Jean-Claude Bradley: So that's a way of explaining things without having to invoke the mechanism. I'll give you another example here. We want to apply Markovnikov's rule. Ok so if I have this compound, and I react it with HBr. So the first thing you need to recognize is that that is an electrophilic addition, that's the first step. Then you determine, how is that HBr going to add? You can go through the mechanism, but if you don't want to go through all that, you simply look at how many hydrogens are on each side of the double bond. On the top portion of the double bond, I have zero hydrogens. On the bottom portion, I have one hydrogen. So to apply Markovnikov's rule, we simply add the hydrogen where there are more hydrogens on the bottom. So I can draw the product then [drawing] by doing that. Okay, that's following Markovnikov's rule. Everybody clear on that? You're going to have a bunch of examples to do anyway, in the problem set for that. So Markovnikov's rule is pretty useful but there is one caveat, and that is if you have 1, two shifts, you're going to have a problem with applying Markovnikov's rule, so you need to be a little bit careful about that. But as long as you don't have any 1, two shifts, the rule will apply exactly like this.

Jean-Claude Bradley: So as I said?? [question from student, inaudible] Right, that's why I didn't finish that one, because I didn't want to get into that whole debate about the shift. I mean, basically what we're deciding at this point is just, where is the proton going to go? Is it going to go on the left or the right? So you're right, after we put it on there, other things can happen. Normally, though, you're not likely to get a shift a lot of the time, simply because you already have a selection of a more stable carbonation. But it is possible to design a problem where you will have going from secondary to tertiary afterwards. But typically because you have that initial choice, you're going to get probably the most stable carbonation, which is why Markovnikov's rule will apply almost all of the time. But that is a good question, and that is why I stopped at that point.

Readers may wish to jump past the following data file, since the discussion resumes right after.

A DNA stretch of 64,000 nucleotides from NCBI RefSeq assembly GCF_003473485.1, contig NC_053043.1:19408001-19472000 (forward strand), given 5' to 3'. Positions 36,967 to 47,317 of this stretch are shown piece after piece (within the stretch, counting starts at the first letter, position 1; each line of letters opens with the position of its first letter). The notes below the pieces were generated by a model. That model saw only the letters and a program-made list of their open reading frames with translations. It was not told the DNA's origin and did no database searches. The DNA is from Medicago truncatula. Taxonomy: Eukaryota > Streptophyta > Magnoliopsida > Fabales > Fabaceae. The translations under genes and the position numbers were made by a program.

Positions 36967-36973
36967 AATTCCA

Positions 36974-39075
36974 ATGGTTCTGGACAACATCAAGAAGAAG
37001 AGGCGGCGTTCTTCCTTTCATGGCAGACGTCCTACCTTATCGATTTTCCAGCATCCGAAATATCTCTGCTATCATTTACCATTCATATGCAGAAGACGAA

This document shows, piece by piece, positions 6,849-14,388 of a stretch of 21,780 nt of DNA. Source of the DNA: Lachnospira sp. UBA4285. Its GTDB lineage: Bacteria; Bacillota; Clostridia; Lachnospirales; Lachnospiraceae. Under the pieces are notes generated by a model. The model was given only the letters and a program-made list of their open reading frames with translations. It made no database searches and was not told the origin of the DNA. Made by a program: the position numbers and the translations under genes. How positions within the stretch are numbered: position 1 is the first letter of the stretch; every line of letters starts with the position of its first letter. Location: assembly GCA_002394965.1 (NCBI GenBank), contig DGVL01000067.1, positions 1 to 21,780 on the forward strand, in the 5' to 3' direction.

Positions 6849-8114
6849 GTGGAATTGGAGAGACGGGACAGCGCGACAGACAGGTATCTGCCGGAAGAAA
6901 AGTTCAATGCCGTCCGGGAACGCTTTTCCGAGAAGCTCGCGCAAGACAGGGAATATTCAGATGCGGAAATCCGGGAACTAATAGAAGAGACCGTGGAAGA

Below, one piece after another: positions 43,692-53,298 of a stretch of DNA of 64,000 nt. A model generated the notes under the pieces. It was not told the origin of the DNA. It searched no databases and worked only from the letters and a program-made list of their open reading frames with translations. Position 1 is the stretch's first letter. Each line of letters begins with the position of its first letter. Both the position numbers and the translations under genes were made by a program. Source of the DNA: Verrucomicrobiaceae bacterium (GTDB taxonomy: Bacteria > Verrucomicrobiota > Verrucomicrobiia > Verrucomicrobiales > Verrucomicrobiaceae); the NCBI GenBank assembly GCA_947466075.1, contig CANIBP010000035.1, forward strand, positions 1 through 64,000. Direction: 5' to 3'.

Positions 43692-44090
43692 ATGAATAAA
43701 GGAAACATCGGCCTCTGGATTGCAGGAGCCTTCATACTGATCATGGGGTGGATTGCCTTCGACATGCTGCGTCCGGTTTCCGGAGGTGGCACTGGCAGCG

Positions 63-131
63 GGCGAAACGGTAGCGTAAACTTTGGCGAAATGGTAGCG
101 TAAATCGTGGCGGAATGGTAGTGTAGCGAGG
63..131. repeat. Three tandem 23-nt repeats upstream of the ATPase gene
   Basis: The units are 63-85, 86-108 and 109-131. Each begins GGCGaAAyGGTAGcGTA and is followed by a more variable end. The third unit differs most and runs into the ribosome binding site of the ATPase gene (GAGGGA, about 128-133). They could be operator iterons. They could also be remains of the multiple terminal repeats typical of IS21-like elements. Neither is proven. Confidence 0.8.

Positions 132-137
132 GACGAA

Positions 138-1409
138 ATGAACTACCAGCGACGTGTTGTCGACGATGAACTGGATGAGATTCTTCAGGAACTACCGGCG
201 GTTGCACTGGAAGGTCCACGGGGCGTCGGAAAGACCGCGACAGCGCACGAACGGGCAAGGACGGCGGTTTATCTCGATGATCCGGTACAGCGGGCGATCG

Jean-Claude Bradley: Okay, so we can call these products Markovnikov products, and that's what that means. [writing] If we can have Markovnikov products, then if you want to do the opposite, if I wanted to actually put the bromine on the bottom of the ring and put the H next to the methyl, that would be called an anti-Markovnikov addition. And you just simply can't do it with this particular approach, there's no way that just by adding HBr you can do it. But there is a trick, and that is if you add peroxide, you can actually have anti-Markovnikov addition. So let's take a look at that. [drawing]

Jean-Claude Bradley: Key things about this: the peroxide that I add does not have to be equimolar. I can have catalytic amounts of peroxide. I can have a trace. I think often in the problems, they write "trace" or something like that. It won't hurt it if you have more peroxide, but you don't need a full equivalent. The other thing about the peroxide is that it doesn't have to be hydrogen peroxide, it can be any R-O-O-R, where R can be any alkyl group. So sometimes you'll have dimethyl peroxide, or whatever. It doesn't matter, as long as you have a peroxide. What will happen is you will get the anti-Markovnikov addition. [drawing]

Jean-Claude Bradley: So anti-Markovnikov addition means the H will go where there are fewer hydrogens. There are fewer hydrogens on the top, so that's where the H will go, and the Br will go on the bottom. [drawing] Also this reaction will really only work with HBr, so you can't do it with HCl. If you wanted to put a chlorine in there instead, then you'd have to use some of the other knowledge you have, like you could do an SN2 reaction, on that alkyl halide, and put a chlorine, but you do need to remember that this only applies to HBr. This mechanism is actually pretty extensive, and it's going to be similar to another one we did previously. And I think that is where I will start the next class, at the mechanism for this anti-Markovnikov. That's it.

Transcription by CastingWords